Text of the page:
California Governor Jerry Brown and state Democrats scored significant victories in Tuesday’s general election, as voters approved Brown’s proposed income and sales tax hike to support education and rejected a measure which would have weakened union influence in politics considerably.
And as of Wednesday morning, Democrats were elected or leading in 28 of the state’s 40 Senate seats and 54 of the 80 Assembly seats — results which, if they hold, would give them two-thirds supermajorities and the power to raise taxes without Republican support for the first time in recent memory.
CHICAGO, ILL — (11/6) — 2230 CST — Barack H. Obama has been re-elected as President of the United States.
Obama pocketed an early burst of momentum after key wins in the hotly-contested battleground states of Wisconsin, Pennsylvania and New Hampshire. The race was decided in Obama’s favor after he carried the pivotal swing state of Ohio, pushing the Democrat past the 270 electoral vote margin necessary for victory.
Welcome to the Political Beat’s Election Night 2012 coverage of the November 6 General Election. We’ll be busy this evening updating results from important Bay Area and California races, including all of the statewide propositions and the Presidential race. Keep refreshing this page for the latest results and projections from the Political Beat team.
President Barack Obama and his Republican challenger, former Massachusetts Gov. Mitt Romney, are expected to cross paths in San Francisco Sunday night as a last-minute change to Obama’s schedule brings him to the Bay Area one day earlier than expected.
Obama, who was previously scheduled to arrive in the Bay Area Monday afternoon as part of a three-day fundraising swing through Oakland, Portland, Seattle, and New Orleans, will now spend Sunday night in San Francisco after attending a memorial service in Aurora, Colo. for victims of Friday’s theater shooting.
SAN FRANCISCO — In his shortest visit yet to the San Francisco Bay Area, President Barack Obama made a brief four-hour stop to headline two downtown fundraisers Wednesday, collecting more than $2 million from Democratic donors for his 2012 re-election bid.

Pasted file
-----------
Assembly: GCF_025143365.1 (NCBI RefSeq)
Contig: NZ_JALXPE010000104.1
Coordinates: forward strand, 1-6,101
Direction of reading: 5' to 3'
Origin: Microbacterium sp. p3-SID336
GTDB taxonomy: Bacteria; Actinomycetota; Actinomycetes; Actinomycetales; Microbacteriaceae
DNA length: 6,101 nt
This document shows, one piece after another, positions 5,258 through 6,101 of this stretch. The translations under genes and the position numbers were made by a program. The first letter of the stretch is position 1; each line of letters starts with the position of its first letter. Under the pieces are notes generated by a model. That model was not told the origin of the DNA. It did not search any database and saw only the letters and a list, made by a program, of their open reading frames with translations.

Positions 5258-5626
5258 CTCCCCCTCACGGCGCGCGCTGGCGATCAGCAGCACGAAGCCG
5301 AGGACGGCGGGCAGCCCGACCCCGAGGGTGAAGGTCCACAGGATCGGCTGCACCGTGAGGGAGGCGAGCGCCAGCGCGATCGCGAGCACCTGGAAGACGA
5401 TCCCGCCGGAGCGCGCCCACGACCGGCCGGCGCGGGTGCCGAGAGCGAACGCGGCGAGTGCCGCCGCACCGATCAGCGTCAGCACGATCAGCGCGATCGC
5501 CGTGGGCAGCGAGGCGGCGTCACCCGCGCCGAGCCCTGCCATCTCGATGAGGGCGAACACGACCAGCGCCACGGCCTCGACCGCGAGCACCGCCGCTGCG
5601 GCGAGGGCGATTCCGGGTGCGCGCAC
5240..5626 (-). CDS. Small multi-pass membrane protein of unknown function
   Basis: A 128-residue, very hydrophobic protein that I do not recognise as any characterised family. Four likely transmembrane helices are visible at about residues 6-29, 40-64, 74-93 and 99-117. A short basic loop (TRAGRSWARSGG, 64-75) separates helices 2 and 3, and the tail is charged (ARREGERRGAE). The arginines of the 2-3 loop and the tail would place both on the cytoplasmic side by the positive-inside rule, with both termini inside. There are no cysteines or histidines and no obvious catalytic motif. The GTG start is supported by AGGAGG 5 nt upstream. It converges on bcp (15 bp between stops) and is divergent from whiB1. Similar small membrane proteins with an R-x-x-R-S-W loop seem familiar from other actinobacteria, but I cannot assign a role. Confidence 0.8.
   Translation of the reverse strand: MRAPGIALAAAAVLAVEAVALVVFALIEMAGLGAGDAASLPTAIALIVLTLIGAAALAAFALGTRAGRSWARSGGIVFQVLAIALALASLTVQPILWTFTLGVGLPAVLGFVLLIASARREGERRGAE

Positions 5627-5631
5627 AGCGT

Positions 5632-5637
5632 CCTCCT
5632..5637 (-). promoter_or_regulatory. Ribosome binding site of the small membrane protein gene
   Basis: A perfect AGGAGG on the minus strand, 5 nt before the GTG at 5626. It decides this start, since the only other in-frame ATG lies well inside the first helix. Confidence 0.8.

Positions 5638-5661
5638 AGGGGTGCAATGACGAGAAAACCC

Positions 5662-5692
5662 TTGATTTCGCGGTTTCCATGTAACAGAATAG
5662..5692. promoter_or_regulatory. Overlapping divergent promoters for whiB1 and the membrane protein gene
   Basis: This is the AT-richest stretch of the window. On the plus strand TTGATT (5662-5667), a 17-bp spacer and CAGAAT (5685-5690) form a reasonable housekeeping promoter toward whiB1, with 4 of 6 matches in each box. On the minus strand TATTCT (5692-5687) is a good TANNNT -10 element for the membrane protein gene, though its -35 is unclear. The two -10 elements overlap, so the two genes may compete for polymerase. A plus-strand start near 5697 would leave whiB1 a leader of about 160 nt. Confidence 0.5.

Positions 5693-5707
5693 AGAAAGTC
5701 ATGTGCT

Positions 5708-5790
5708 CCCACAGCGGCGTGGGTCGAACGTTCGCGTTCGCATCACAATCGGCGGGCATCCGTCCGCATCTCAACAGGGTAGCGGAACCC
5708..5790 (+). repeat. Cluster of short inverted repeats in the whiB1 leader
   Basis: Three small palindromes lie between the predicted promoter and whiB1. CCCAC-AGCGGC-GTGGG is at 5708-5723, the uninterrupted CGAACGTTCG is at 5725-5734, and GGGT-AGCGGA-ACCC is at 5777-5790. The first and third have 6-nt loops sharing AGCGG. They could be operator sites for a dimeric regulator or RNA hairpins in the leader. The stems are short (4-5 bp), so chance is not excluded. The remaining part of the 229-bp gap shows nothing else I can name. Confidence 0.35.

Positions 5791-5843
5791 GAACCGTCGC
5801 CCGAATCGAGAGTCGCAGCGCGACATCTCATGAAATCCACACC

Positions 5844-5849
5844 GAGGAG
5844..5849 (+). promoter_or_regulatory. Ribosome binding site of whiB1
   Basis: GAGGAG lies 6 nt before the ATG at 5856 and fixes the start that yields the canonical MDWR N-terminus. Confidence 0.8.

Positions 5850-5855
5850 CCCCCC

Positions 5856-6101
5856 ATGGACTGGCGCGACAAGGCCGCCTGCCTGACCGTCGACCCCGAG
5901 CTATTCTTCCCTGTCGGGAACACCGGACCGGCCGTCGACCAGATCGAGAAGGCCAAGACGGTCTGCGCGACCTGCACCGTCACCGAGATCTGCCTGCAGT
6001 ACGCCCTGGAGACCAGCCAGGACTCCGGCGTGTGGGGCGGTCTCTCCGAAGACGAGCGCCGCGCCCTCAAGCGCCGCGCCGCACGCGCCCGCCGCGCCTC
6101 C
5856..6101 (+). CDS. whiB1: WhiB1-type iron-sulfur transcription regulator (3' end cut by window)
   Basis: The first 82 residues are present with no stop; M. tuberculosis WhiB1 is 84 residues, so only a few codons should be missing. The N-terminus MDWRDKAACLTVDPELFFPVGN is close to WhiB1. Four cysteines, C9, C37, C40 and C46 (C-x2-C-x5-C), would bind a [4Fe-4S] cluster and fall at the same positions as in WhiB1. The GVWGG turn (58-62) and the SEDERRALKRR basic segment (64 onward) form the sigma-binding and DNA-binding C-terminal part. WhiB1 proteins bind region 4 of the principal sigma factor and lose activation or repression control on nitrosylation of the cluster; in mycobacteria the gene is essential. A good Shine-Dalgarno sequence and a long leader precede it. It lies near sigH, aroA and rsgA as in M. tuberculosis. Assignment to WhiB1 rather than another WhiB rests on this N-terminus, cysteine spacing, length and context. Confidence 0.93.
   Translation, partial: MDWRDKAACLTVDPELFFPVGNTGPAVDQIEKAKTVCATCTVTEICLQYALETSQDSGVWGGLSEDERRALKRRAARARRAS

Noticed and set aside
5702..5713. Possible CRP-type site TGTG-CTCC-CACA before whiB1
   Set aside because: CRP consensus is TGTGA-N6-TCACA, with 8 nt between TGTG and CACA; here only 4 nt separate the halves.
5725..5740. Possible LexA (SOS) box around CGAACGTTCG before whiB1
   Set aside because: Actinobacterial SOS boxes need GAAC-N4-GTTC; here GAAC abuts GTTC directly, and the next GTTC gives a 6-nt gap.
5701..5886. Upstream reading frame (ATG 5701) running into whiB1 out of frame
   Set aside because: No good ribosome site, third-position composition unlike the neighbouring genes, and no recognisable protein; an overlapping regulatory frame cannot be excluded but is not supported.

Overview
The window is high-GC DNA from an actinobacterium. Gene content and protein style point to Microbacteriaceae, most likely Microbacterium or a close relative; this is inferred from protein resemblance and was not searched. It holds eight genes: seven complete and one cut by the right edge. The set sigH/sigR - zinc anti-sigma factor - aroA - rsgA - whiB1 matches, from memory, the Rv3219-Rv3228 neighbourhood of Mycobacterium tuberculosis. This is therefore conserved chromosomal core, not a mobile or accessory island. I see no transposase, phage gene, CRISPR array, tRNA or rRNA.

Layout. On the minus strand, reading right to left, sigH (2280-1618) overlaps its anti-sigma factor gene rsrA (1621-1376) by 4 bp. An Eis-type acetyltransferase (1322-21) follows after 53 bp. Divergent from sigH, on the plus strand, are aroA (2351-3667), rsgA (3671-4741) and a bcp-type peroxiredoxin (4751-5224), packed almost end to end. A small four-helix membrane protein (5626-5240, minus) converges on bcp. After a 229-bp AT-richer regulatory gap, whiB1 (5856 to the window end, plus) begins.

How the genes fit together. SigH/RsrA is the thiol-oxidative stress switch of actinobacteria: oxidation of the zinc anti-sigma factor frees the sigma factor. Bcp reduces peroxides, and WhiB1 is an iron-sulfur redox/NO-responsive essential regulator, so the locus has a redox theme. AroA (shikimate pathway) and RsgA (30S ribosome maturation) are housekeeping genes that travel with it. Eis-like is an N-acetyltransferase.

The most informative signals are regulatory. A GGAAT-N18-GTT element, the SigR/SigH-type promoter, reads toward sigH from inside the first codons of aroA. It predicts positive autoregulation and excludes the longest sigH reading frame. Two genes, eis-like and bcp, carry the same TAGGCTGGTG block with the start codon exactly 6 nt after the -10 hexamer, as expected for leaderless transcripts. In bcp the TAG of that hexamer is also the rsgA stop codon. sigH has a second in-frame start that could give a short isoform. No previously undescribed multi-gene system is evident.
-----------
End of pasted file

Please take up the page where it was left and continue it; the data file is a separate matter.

Obama met with business leaders at a private business round table — hosted by San Francisco-based Salesforce.com at its headquarters in the Landmark Tower at One Market Street — before attending a luncheon at the Merchants Exchange Building on California Street.
In a sign that enthusiasm for new taxes amongst Bay Area voters might be cooling, the 27 tax and bond measures on Tuesday’s ballot in the six core Bay Area counties received a decidedly mixed reception from voters.
19 of the measures passed or were leading as of Wednesday morning, including all but one of the school facility bond measures facing voters. But two of three high-profile tax initiatives targeting SFO travelers failed in San Mateo County, and an Alameda sales tax hike which city leaders argued was desperately needed to pay for public safety fell far short of the required two-thirds margin.
Backers of California’s voter-approved open primary system, in which candidates of all parties appear together on one primary ballot with the top two continuing to the general election, argued that the measure would shake up state politics by giving more moderate politicians a chance for a general election matchup.
But while Tuesday’s open primary boded ill for at least one longtime incumbent who would likely have been safe under the old system, fewer same-party or otherwise unconventional general election matchups emerged than expected.
President Barack Obama will squeeze in two San Francisco fundraisers Wednesday during a West Coast campaign swing — just two weeks after his last fundraising trip to the Bay Area.
Obama will headline a June 6 luncheon at the Julia Morgan Ballroom in the Merchants Exchange Building on California St. in San Francisco, with tickets ranging from $5,000 for admission to $50,000 for “table captain” status.
California’s voter-approved open primary system will receive its first electoral test Tuesday as voters head to the polls to choose which candidates for Congress and the state legislature will face off in November’s general election.
Voters will also be asked to decide the fate of two statewide ballot measures — the fewest in four years — and Bay Area voters will be faced with the now-conventional parade of tax and bond measures to support cash-strapped local governments.